Sweet Mother, what is the difference between the supreme man and the divine man?

In one case it is the peak of humanity. “Supreme” means the human being who is at the peak of humanity, that is, the perfect man.

In the other case, it is God who has entered a human body. What is human is only the body, the outer form, not the consciousness. In the first case it is the human consciousness which has attained its perfection.

That’s all?

Something over there?

Sri Aurobindo says here: “The divine working is not the working which the egoistic mind desires or approves; for it uses error in order to arrive at truth, suffering in order to arrive at bliss, imperfection in order to arrive at perfection.” How?

Like that. As the world is today.

He explains it at great length afterwards. He says that the human mind would accept to have faith only if the Divine acted in accordance with its conception; and man’s ordinary conception of what is divine is that of a perpetual miracle — what he calls amiracle, that is, something that takes place without rhyme or reason. And so, as he is not in the presence of this... But it is much more subtle than that... If we arrived from another world where things happen altogether differently, which is difficult for us to conceive... but which would happen in a way where the logic would be totally different — the logic of events, causes, consequences and effects — if we arrived suddenly from another world into this one, all that we would see would appear absolutely miraculous to us, because we wouldn’t be able to understand the logic of events.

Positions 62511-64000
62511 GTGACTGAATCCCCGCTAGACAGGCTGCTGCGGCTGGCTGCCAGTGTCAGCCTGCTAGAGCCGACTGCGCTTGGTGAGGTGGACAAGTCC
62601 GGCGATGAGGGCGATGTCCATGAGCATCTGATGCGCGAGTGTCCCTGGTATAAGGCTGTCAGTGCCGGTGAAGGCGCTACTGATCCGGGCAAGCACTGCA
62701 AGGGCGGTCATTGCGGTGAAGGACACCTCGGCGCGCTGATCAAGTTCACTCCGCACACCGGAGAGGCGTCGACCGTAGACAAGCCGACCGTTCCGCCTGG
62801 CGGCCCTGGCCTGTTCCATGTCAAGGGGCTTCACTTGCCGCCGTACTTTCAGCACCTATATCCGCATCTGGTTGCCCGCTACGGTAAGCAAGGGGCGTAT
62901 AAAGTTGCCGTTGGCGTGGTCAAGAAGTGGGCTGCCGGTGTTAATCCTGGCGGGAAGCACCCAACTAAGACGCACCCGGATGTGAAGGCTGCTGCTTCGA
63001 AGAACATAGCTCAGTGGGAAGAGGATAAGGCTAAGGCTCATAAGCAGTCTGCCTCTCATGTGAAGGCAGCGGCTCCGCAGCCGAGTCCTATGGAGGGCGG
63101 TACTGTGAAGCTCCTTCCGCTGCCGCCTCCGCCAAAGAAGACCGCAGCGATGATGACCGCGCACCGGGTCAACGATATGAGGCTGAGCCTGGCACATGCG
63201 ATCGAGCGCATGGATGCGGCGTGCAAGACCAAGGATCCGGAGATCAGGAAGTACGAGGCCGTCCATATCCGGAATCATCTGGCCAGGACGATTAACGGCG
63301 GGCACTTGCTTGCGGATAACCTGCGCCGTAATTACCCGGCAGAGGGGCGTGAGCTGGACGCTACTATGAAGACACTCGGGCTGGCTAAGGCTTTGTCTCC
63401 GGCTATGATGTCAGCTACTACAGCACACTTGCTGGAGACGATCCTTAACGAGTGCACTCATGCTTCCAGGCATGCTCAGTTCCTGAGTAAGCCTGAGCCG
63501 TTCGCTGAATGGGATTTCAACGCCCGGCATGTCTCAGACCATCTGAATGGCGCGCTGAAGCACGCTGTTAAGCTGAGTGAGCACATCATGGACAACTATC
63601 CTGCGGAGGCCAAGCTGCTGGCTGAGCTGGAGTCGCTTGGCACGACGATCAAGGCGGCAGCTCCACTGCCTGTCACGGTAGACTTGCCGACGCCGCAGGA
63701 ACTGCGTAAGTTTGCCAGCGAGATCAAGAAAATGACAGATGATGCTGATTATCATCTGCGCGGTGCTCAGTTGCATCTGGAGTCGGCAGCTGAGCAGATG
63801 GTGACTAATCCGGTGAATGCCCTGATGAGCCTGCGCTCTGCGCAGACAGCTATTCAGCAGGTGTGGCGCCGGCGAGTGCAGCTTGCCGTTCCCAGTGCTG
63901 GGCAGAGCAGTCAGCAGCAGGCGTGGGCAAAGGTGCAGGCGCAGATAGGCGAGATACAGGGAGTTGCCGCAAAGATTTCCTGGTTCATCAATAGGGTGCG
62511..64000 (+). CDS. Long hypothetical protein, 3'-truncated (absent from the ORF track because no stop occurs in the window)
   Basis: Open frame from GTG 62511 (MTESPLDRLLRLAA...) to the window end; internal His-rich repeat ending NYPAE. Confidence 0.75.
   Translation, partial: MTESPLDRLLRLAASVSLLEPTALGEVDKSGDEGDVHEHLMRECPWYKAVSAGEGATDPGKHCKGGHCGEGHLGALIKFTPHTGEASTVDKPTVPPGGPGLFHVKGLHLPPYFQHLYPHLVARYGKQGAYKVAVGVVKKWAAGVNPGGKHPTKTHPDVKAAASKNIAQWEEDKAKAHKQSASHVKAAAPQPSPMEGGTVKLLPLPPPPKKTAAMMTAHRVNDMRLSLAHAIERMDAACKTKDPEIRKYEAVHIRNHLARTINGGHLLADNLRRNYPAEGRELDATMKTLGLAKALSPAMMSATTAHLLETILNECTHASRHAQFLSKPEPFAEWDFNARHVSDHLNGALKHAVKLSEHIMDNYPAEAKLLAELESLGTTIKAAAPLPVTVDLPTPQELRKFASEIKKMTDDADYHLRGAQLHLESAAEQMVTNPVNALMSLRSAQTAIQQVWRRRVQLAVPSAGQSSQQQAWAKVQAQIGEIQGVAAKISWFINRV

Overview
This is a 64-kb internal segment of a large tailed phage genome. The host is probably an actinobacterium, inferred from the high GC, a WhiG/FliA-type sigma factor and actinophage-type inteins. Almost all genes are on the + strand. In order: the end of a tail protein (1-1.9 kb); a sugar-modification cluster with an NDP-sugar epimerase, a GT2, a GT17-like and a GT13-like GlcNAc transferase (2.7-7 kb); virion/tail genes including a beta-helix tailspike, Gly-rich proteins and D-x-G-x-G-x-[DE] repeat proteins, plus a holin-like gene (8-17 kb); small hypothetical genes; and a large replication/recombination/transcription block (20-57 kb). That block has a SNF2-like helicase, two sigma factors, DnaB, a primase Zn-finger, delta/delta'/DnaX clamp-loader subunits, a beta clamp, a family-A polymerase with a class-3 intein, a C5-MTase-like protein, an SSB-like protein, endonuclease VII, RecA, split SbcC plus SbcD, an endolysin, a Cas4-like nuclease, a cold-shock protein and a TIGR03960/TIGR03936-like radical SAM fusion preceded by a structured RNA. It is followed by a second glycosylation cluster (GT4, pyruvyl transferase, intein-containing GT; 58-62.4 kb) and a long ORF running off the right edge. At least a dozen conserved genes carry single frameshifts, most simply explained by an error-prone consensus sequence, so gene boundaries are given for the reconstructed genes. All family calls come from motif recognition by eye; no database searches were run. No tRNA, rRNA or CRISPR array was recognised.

We are habituated to what occurs as it occurs; it is simply a matter of habit, for from the first breath we drew upon earth we have been accustomed to see things in this way, and so it seems quite ordinary to us, because it occurs in this way. But if we could manage to get out of this habit, if we could see things from another point of view, we would immediately be able to feel that kind of impression of the miraculous, because we would no longer see the logic of events with the habitual sense.

We have a certain habit of a particular logic of causes and effects, of the consequences of all things, the relation between all movements. It is for us a fact which we accept, even without thinking about it, because we have always lived inside it. But if we had not always lived inside it, we would see it in another way. And one can make this experiment: if one goes out of the determinism of the world as it is at present — this world which is a mixture of the physical, vital, mental and of something of a spiritual influence or infusion (quite veiled), everything that happens is the combination of all this — if we go out of all that (we can do it), if we rise above the physical, material world as it is, and enter another consciousness, we perceive things totally differently.

And then we see that behind these appearances which seem to us absolutely logical and extremely natural, and almost necessary, there is an action which, if perceived in one’s ordinary consciousness, would seem all the time miraculous.

There is an intervention of forces, consciousnesses, movements, influences, which is invisible or imperceptible for our ordinary consciousness and constantly changes the whole course of circumstances.